A new state law in Wisconsin goes into effect on April 1 that allows police to collect DNA samples from people who have been convicted of misdemeanors, and those who are suspects, but have not been convicted of a crime.
Under current Wisconsin law, every convicted felon has to submit a sample of their DNA (via swabbing the cheek), regardless of the relevancy or non-relevancy to their conviction.
That DNA has been used by Wisconsin's State Crime Lab to create a DNA profile, which is matched against a database of unsolved crimes. Now, that same databank will include misdemeanor convictions and people not convicted of crimes.
Brian O’Keefe with Wisconsin's Department of Justice, which runs the DNA databank, recently told Fox 6 News, “We will save lives. We will save people from becoming sexual assault victims, shooting victims because of the evidence that is collected out there."
The U.S. Supreme Court ruled 5-4 in the case of Maryland v. King in 2013 that states can force suspects to give up their DNA on a "serious offense."
The U.S. Supreme Court blog states:
When officers make an arrest supported by probable cause to hold a suspect for a serious offense and bring him to the station to be detained in custody, taking and analyzing a cheek swab of the arrestee’s DNA is, like fingerprinting and photographing, a legitimate police booking procedure that is reasonable under the Fourth Amendment.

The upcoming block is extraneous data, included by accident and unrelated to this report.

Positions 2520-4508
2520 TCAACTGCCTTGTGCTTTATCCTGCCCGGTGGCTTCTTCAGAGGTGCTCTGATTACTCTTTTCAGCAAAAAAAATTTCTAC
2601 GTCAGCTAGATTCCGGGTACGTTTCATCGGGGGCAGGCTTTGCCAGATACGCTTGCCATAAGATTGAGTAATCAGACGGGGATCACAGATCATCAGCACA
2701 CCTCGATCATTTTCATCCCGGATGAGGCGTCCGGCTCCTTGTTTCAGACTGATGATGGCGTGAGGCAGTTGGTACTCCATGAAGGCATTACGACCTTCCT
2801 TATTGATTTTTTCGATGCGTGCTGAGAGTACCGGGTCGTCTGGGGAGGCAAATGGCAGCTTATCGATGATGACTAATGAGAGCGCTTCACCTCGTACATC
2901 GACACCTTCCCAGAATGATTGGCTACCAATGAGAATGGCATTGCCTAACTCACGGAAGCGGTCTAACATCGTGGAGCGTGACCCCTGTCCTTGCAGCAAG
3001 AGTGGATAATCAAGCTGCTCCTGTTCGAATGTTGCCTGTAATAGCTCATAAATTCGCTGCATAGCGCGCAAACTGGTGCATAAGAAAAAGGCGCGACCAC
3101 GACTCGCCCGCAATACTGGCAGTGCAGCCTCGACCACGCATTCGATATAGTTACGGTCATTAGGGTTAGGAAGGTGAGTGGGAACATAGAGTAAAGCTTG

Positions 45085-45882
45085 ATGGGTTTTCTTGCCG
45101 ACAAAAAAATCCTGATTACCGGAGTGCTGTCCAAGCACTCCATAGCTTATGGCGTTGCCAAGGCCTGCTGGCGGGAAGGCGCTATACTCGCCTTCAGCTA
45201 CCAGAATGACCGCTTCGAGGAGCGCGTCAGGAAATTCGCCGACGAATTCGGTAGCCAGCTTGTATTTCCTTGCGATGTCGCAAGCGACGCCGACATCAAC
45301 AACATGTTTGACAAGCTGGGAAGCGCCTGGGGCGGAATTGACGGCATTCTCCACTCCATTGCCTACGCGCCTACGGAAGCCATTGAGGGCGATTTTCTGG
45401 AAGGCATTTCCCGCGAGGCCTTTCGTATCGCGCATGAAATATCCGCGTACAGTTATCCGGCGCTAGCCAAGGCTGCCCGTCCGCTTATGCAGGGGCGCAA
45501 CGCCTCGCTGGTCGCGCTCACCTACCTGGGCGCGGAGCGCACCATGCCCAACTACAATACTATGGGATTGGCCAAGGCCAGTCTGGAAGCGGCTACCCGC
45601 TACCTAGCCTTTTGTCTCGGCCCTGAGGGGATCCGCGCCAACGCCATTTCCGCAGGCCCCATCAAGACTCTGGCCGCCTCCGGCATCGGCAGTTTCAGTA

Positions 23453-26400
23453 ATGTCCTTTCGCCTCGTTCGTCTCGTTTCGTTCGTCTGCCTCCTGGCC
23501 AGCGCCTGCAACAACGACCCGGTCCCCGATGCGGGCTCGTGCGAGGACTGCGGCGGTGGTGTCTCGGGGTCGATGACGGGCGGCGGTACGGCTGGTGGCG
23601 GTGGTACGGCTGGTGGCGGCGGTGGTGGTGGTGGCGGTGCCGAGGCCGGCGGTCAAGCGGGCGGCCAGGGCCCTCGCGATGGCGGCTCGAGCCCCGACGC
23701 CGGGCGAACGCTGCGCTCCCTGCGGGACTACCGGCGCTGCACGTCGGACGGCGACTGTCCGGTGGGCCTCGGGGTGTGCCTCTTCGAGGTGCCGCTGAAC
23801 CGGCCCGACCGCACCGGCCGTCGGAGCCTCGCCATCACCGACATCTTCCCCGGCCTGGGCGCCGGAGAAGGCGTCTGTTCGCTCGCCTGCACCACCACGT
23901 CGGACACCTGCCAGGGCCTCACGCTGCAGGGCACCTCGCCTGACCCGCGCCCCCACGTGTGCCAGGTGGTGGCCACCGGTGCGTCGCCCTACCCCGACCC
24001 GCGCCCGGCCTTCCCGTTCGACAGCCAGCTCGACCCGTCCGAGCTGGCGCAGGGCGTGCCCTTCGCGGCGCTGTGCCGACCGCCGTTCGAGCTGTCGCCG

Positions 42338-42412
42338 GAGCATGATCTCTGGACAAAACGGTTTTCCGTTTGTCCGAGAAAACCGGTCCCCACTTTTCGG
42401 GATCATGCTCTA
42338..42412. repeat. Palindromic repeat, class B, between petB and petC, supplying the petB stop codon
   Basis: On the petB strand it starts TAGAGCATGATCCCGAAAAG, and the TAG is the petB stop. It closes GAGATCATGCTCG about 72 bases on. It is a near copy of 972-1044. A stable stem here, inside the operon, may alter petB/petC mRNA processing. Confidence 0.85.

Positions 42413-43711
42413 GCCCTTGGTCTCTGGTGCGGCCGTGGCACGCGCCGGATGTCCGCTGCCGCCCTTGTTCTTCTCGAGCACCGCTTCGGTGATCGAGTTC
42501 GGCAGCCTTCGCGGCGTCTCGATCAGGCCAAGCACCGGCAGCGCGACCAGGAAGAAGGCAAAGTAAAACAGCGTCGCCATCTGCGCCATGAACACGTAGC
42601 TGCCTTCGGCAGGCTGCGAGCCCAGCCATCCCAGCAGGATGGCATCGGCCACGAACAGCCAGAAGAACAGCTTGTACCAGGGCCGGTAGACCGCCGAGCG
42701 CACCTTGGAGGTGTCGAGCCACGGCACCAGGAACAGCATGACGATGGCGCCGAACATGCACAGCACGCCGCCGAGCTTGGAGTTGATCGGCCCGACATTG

Wisconsin authorities claim the DNA samples will only be taken from suspects when there is probable cause in serious cases, and if the suspects are not convicted, then the DNA samples are supposed to be destroyed after one year.
“People who don’t commit crimes are not going to have their DNA in our database, that’s just the way it is,” O’Keefe claimed.
However, there have been false convictions of innocent people in the state, a problem that the University of Wisconsin Law School's "Wisconsin Innocent Project" has been working to overcome since 1998.
According to the International Centre For Prison Studies, the U.S. has more people in jail than any other developed nation in the world.
Sources: Fox 6 Now, University of Wisconsin Law School, U.S. Supreme Court Blog, International Centre For Prison Studies
Image Credit: Cliff from Arlington, Virginia, USA